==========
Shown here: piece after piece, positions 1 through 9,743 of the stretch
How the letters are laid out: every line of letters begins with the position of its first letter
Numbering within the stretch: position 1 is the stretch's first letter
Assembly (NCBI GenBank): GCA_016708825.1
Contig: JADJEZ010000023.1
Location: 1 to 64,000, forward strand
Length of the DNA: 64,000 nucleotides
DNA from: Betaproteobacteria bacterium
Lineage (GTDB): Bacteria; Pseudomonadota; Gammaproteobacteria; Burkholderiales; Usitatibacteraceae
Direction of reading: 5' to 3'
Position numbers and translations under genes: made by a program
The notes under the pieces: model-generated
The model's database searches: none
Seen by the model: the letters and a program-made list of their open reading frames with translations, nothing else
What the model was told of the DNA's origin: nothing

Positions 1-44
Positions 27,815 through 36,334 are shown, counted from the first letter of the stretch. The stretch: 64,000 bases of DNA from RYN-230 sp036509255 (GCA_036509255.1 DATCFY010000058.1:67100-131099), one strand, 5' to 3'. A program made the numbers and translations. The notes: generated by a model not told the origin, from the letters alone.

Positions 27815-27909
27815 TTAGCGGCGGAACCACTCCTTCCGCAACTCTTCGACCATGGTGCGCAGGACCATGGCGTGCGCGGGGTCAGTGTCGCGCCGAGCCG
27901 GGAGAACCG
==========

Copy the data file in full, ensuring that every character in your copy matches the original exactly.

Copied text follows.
Shown here: piece after piece, positions 1 through 9,743 of the stretch
How the letters are laid out: every line of letters begins with the position of its first letter
Numbering within the stretch: position 1 is the stretch's first letter
Assembly (NCBI GenBank): GCA_016708825.1
Contig: JADJEZ010000023.1
Location: 1 to 64,000, forward strand
Length of the DNA: 64,000 nucleotides
DNA from: Betaproteobacteria bacterium
Lineage (GTDB): Bacteria; Pseudomonadota; Gammaproteobacteria; Burkholderiales; Usitatibacteraceae
Direction of reading: 5' to 3'
Position numbers and translations under genes: made by a program
The notes under the pieces: model-generated
The model's database searches: none
Seen by the model: the letters and a program-made list of their open reading frames with translations, nothing else
What the model was told of the DNA's origin: nothing

Positions 1-44
Positions 27,815 through 36,334 are shown, counted from the first letter of the stretch. The stretch: 64,000 bases of DNA from RYN-230 sp036509255 (GCA_036509255.1 DATCFY010000058.1:67100-131099), one strand, 5' to 3'. A program made the numbers and translations. The notes: generated by a model not told the origin, from the letters alone.

Positions 27815-27909
27815 TTAGCGGCGGAACCACTCCTTCCGCAACTCTTCGACCATGGTGCGCAGGACCATGGCGTGCGCGGGGTCAGTGTCGCGCCGAGCCG
27901 GGAGAACCG